As time went on Bill began using some California place names: San Gabriel, San Miguel, Santa Lucia, and others. In more recent times Bill decided to use names of the Channel Islands just off the California coast and indicated to a few of us in conversation in the autumn of 2002 that he thought he would start in the south with Point Loma (which is actually a peninsula section of San Diego), and work north: Point Arguello, San Clemente (also a coastal city as well as an island), Anacapa, going up the California Channel Island chain. Bill's 'Anacapa' hybrid grows to about 5 feet and possesses a red flower. Just before this time Bill elected to use some names from his family. 'Sarah Meejean' and 'Jenna Soojean' are named after two granddaughters, the daughters of his daughter-in-law, Jeanhee. 'Sarah Meejean' is a beautiful watermelon colored vireya which is fragrant and grows to about 4 feet in height, while 'Jenna Soojean' grows to about 3 feet and, while it does not have fragrance, does produce a lovely pink-white bicolored flower. 'Jeanhee', the mother of these two granddaughters, usually grows to about 4 feet and, as Bill once described it, the flower is fragrant and is "orangey red" in color. 'Alexa' is a hybrid named after another daughter-in-law and it grows to about 4 feet and produces a yellow flower. In the spring 2003 issue of this Journal you will find the last vireyas Bill registered which include 'Chumash Brave', a complicated cross, 'Point Arguello', 'Point Loma' and 'San Clemente'.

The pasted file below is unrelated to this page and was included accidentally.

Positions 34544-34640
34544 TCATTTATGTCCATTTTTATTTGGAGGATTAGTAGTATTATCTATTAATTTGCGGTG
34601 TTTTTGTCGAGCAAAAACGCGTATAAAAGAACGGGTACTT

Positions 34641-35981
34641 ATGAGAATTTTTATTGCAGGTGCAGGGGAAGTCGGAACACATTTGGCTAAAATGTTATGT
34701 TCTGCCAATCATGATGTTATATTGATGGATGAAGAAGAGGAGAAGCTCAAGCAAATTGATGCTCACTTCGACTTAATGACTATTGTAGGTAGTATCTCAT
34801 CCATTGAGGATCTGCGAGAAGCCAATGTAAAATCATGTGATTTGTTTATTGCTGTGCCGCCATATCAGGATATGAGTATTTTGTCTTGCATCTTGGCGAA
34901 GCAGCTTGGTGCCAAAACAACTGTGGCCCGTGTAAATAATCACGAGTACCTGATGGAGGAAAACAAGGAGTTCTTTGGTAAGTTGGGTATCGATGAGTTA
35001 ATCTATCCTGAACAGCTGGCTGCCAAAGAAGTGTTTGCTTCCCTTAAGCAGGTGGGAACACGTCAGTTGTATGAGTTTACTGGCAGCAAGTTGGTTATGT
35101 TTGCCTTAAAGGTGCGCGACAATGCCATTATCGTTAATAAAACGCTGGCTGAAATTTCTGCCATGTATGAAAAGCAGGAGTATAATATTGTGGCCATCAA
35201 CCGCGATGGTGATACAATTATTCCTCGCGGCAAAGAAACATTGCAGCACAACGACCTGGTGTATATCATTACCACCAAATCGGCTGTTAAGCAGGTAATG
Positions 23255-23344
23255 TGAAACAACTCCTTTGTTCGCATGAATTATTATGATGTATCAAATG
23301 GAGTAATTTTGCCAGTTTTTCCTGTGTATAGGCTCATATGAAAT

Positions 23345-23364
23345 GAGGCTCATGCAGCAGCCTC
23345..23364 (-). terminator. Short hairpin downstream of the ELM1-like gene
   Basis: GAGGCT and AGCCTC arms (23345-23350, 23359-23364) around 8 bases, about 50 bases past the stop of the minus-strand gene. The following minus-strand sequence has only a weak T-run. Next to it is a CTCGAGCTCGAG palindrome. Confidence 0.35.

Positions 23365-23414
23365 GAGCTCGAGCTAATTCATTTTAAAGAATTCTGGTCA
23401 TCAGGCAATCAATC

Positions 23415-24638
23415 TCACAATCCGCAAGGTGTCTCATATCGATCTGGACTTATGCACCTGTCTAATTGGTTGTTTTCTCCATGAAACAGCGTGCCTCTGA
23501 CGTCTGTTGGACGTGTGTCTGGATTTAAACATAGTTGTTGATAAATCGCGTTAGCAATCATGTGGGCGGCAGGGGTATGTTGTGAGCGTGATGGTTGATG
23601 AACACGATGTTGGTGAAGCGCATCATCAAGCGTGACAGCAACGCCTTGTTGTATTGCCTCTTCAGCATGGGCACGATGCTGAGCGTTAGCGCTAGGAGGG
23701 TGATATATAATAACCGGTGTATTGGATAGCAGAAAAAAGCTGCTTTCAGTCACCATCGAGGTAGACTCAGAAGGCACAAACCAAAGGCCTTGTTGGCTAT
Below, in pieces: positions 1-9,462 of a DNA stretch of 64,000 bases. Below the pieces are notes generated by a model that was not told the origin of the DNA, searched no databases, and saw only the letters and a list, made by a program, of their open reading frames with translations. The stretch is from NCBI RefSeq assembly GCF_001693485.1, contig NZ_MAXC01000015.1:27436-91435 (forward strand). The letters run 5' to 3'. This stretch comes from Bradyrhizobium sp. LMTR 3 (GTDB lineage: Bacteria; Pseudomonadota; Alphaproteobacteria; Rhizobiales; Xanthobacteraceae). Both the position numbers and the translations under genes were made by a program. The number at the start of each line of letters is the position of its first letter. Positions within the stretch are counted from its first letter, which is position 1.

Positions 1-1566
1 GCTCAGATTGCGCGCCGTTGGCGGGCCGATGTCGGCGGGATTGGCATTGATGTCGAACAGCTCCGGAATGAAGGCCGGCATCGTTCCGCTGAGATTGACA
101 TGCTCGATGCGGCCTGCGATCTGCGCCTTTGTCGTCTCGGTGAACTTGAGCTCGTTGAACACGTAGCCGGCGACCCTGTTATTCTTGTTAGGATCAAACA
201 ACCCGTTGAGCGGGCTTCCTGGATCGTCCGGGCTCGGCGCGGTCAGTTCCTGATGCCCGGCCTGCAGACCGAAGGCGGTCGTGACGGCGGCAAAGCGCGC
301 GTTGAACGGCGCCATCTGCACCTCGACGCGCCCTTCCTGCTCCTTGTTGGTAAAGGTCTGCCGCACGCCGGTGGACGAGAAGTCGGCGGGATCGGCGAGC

Bill and his wife, Bette, ran a nursery for several years called Vireya Specialties Nursery. Between 1980 and 1990 Bill grew the plants there at home, while Bette mailed them not only all over the United States but abroad as well. As Bill approached retirement from work, he found himself getting busier. When he actually retired, he found that he was really too busy to handle the nursery any longer! This seems to reinforce the popular knowledge that when we retire thinking we will at long last have some free time to ourselves, life becomes even busier. Bill was in fact scheduled to deliver an illustrated lecture at the recent conference in Hilo last February. Bill passed away on the very day he was to present the lecture in Hawaii. I can see Bill now at our Southern California Chapter meetings coming up after the program to the plant table and saying in his quiet self-effacing way, "Now this was a little hybrid I had high hopes for, but the color turned out to be a little disappointing. Now this one..."